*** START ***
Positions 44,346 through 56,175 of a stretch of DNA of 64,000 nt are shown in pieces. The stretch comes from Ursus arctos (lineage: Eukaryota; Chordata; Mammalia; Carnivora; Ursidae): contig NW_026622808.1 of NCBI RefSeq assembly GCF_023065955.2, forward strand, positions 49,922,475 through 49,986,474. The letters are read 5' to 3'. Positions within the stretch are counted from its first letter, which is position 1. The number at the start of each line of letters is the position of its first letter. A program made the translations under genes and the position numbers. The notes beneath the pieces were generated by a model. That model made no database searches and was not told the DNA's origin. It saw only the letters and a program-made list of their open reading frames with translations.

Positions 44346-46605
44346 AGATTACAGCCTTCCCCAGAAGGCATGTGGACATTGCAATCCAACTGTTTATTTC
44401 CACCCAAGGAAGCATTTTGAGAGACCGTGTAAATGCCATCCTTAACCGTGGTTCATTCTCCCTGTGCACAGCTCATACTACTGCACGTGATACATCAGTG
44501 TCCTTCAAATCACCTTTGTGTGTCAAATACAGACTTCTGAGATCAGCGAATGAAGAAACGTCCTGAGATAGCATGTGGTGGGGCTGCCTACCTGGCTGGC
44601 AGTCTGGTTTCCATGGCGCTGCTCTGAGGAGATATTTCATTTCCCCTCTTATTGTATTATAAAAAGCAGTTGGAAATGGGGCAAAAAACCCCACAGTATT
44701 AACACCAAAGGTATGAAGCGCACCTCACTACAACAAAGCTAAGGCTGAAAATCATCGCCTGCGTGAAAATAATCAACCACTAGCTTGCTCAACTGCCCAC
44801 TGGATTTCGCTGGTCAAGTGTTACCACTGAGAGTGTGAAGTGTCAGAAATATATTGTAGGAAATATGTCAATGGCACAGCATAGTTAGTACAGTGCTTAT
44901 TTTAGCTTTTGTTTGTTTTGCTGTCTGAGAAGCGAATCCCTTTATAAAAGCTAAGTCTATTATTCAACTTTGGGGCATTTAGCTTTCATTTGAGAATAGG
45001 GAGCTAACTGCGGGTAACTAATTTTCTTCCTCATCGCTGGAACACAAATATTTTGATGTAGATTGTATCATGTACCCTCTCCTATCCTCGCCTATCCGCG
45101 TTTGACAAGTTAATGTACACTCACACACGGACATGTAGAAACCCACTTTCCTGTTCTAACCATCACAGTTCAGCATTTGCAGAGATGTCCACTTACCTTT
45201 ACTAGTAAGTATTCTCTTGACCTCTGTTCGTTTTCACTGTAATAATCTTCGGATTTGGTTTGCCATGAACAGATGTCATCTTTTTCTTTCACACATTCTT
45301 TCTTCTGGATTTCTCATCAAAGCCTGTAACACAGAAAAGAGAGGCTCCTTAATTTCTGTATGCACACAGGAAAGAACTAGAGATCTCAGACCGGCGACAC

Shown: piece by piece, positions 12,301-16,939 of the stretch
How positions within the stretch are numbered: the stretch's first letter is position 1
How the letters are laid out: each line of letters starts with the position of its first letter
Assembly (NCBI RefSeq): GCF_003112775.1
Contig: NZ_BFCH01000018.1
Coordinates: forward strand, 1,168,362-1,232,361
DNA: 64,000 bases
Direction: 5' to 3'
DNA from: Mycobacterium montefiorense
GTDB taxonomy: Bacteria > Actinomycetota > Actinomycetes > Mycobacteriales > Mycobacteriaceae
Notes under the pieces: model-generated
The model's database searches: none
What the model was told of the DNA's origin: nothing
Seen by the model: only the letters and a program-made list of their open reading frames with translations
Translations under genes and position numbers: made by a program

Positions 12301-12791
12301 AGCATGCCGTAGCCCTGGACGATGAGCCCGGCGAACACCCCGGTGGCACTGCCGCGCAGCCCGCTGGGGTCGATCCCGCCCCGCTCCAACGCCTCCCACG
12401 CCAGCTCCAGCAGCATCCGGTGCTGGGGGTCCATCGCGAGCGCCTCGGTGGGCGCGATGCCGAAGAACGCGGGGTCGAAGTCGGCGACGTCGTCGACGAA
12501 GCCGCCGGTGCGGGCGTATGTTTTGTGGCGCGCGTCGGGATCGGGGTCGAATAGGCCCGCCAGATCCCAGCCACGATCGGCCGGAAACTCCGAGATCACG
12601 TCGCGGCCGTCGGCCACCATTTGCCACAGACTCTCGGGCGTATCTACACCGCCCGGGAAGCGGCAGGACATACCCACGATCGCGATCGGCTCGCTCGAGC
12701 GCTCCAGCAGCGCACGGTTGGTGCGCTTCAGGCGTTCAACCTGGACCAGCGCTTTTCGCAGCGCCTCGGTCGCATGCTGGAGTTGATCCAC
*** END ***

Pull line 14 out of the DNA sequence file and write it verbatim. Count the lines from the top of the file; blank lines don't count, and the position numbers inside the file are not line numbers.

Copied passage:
Shown: piece by piece, positions 12,301-16,939 of the stretch